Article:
A huge residence was located in the northern part of the palace known as the Geongcheonggung. Sometimes referred to as the palace within the palace, Geongcheonggung used to be the residence of King Gojong and his queen. It was built during the king's tenth year of reign. Nearby was the Hyangwonjeong, a hexagonal pavilion situated in the middle of a man-made pond. It was at this residence that Empress Myeongseong (Queen Min) was brutally murdered by a group of Japanese soldiers. Traumatized by his queen's tragic fate, King Gojong left and since then, had never set foot on the palace.
There are several more buildings in the palace: Gangnyeongjeon, the king's living quarters; Gyotaejeon, the queen's living quarters; Jagyeongjeon, the living quarters of King Heonjong's mother; Jibokjae, the king's library; Gyeonghoeru, a hall where the king feasted with his officials and also Korea's 224th national treasure; Sajeongjeon, the king's main executive office; Taewonjeon, a shrine. The National Folk Museum and the National Palace Museum are also within the palace grounds.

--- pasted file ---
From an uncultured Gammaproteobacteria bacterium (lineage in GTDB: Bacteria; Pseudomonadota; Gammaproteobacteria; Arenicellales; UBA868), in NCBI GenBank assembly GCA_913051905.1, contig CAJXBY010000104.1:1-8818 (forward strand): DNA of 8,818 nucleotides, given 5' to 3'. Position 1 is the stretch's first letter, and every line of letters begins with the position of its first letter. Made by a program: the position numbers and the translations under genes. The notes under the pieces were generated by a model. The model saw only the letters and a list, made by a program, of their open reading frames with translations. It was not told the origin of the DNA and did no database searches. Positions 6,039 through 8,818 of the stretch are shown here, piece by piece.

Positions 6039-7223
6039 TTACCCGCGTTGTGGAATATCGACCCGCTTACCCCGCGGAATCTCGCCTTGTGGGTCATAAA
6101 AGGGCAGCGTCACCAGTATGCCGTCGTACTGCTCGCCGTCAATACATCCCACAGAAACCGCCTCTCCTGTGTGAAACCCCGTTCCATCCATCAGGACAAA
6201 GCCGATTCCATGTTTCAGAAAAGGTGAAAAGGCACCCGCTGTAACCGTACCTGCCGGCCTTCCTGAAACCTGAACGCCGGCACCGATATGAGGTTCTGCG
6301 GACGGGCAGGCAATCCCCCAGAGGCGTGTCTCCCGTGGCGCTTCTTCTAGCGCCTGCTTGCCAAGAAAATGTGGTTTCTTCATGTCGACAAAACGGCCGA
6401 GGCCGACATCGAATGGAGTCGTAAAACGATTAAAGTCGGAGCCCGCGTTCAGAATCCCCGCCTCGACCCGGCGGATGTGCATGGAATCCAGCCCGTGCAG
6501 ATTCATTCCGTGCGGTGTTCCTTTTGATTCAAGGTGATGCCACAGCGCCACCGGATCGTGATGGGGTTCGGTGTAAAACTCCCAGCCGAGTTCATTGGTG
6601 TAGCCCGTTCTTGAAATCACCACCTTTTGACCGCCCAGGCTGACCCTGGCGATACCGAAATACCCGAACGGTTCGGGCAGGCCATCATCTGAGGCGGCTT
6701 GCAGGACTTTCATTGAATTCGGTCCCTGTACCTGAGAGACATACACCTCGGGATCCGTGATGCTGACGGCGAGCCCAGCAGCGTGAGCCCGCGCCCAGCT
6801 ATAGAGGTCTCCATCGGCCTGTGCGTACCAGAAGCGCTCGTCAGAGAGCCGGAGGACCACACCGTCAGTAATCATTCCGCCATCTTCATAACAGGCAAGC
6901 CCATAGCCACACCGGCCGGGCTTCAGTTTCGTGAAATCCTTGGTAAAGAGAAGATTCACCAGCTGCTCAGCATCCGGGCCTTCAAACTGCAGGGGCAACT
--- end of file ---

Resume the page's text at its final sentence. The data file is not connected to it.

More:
Nami Island (Naminara Republic)

Nami Island

Nami Island is made popular by the hit
Korean series Winter Sonata
Nami Island Symbol

the crescent moon and the star - the symbol
of the Naminara Republic
Photo: Rainy Kua

In 1944, the previously barren land, known as the Nami Island, had turned into a crescent-shaped island after being flooded by the Han River. Located in Chuncheon, Nami Island was named after General Nami . It used to be sandy until Minn Pyong Do started planting on the land in 1965. On March 1, 2006, the island became an independent nation and was officially named the Naminara Republic. It has its own passport, its own flag, its own anthem, and its own currency! This is a nation where people live very closely with nature. The Nami Island's hotels don't have TV sets and they have their electricity turned off every night. Another interesting thing to note is that you will find books at unlikely places such as on the outdoor benches!